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BBC: Britain in Crisis


Just a week ago, Britain was considered a developed economy, the pound a solid currency, and the new government of Liz Truss had a fresh two-year mandate to govern the country. A week passed - and Britain found itself in a political and financial crisis. Liz Truss tried to blame everything on Putin, but failed. Everyone turned against her: voters, markets, economists, international financial institutions, allies in the US and Europe, her own party, and even ministers from her government, assembled less than a month ago.

Blame it on a plan for sweeping economic reforms and a whopping quarter-trillion-pound extra budget spending, backed by no new revenue, no mandate from the electorate, or even independent assessment of its feasibility.

The bold plan was unveiled a week ago. He immediately brought down to unprecedented depths, first the public debt market and the pound, and then the ratings of the ruling Conservative Party. The pension system was on the verge of collapse, and the central bank had to turn on the printing press at full capacity in order to prevent a systemic crisis, bail out the government and save pension funds. Overnight, many Britons faced the threat of losing their homes and jobs, losing part of their pensions and access to free healthcare. And financiers around the world rushed to get rid of the once high-class British assets, and their prices fell to the level of troubled countries like Greece and Italy.

The government's plans to actively borrow in the face of rising rates and forego income in the hope of accelerating economic growth through tax cuts and deregulation raise doubts among economists and financiers about the future of the British economy. These doubts could be dispelled by an independent OBR auditor. It traditionally accompanies any government budget initiatives with a forecast of their consequences. However, this time Minister Kwarteng banned the publication.

The public debt market suffered a historic drop, which forced the central bank to intervene and print 65 billion pounds to buy government bonds that suddenly became worthless. The pound has collapsed to near parity with the dollar, down from $1.14 the week before, $1.35 last winter and $1.50 before the 2016 EU referendum.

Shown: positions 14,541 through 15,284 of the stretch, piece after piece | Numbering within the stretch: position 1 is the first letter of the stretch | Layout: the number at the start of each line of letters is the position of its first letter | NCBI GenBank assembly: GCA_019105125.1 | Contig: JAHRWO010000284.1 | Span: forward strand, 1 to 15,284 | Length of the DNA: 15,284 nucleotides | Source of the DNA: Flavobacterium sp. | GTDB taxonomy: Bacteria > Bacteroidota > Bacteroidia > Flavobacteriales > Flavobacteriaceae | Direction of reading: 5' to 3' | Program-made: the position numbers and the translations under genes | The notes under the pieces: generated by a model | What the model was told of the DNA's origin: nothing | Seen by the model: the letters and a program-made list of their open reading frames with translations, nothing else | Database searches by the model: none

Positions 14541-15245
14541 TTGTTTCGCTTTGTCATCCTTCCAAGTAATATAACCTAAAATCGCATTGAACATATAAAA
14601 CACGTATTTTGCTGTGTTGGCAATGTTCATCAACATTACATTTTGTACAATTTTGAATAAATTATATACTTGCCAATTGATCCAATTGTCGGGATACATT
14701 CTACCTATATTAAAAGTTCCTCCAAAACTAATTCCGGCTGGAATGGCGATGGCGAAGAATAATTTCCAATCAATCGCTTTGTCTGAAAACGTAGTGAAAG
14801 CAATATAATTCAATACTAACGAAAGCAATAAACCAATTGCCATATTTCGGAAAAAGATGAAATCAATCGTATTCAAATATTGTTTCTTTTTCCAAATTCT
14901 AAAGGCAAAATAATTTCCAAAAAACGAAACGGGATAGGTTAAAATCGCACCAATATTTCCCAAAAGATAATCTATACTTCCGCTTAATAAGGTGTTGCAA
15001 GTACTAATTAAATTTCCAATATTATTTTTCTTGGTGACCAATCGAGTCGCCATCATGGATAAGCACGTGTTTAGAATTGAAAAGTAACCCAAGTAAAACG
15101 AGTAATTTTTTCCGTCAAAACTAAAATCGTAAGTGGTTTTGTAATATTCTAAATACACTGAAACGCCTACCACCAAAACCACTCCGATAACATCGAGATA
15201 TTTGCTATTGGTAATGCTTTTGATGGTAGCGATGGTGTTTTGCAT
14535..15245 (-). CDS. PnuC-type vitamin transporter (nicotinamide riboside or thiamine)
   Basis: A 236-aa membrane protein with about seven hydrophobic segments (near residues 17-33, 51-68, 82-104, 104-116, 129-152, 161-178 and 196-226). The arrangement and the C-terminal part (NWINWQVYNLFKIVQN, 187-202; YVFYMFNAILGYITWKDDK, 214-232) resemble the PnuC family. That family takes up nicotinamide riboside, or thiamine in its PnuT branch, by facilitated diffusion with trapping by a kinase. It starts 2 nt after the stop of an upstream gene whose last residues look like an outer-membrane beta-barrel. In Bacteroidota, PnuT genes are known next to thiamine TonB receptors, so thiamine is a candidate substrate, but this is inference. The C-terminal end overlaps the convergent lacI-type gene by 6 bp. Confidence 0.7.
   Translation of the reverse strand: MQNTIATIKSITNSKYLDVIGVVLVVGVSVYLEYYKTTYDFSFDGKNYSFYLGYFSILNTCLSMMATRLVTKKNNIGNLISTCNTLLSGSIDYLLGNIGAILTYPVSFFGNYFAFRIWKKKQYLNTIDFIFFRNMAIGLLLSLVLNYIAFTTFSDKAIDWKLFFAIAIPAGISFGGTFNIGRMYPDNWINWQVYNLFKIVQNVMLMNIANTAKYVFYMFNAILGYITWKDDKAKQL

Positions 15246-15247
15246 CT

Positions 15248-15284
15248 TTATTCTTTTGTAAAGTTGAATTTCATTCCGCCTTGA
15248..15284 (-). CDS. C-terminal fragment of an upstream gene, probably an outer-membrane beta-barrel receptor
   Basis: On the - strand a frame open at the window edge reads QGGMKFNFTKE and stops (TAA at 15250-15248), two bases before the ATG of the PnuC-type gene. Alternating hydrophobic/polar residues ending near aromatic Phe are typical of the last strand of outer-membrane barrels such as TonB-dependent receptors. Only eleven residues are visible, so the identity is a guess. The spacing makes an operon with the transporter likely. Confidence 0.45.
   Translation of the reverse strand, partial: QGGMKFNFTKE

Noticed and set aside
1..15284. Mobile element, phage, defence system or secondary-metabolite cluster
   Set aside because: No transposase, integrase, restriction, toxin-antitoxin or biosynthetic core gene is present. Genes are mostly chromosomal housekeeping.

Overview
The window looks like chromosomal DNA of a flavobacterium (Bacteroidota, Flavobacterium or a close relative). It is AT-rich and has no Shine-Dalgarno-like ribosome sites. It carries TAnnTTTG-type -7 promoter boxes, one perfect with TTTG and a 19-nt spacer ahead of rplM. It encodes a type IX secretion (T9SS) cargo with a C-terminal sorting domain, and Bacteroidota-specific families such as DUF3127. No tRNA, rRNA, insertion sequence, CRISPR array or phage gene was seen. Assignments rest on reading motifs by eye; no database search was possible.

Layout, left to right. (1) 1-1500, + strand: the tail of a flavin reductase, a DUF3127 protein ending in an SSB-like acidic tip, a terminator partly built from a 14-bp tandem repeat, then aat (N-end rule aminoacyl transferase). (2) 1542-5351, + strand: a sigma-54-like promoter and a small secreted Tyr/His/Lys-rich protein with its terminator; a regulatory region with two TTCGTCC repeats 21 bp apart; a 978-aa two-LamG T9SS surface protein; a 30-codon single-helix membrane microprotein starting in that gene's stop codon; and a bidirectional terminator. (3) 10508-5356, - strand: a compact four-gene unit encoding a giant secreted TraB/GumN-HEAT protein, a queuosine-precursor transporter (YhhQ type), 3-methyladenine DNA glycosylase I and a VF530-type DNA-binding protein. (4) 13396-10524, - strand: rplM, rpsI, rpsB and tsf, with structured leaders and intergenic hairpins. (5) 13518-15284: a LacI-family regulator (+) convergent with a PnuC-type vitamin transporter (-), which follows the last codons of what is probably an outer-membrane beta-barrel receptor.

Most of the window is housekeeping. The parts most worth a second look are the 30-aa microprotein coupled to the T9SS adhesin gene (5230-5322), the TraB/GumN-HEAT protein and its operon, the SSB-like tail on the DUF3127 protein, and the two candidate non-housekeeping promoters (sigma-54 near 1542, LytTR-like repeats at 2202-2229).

"The only type of leader for Britain more dangerous than the previous crazy (Johnson) is the current fanatic. The dominant characteristic of the fanatic is the conviction that reality should adapt to their desires, and not vice versa," wrote one of the world's leading financial journalists Martin Wolf in the main business newspaper of the West Financial Times. "These are bad and dangerous people. They are not themselves, they must go," Wolf proclaimed.

When Truss became prime minister less than a month ago, she told the BBC she was ready to be unpopular. She did it. Truss' ratings plummeted to minus 59 in the early days of October - not only deeper than the bottom of Boris Johnson's career (minus 53 in July before resigning), but even worse than the worst rating of the extremely unpopular previous opposition leader Jeremy Corbyn (minus 55).

Therefore, in order not to ruin the country, Truss will have to choose. Or commit political suicide and abandon the reforms just announced with pomp. Or cut social spending and prepare for political death at the hands of angry voters. She won't keep you waiting long. Britain's real incomes have not risen since the last crisis more than a decade ago. And they are not going to grow: according to the forecast of the Bank of England, citizens are facing the largest drop in living standards in the entire 60-year history of such calculations. This is because the country has low labor productivity, the fastest inflation and the slowest growth among competitors. The volume of the British economy is still 0.2% lower than it was before covid, while in the eurozone it is 1.8% higher, and the US even recovered last winter.

Truss recognized these problems and began to treat the "sick man of Europe." The treatment was not to my liking. On Wednesday Truss said it was helpful and she would continue. A word for the patient.


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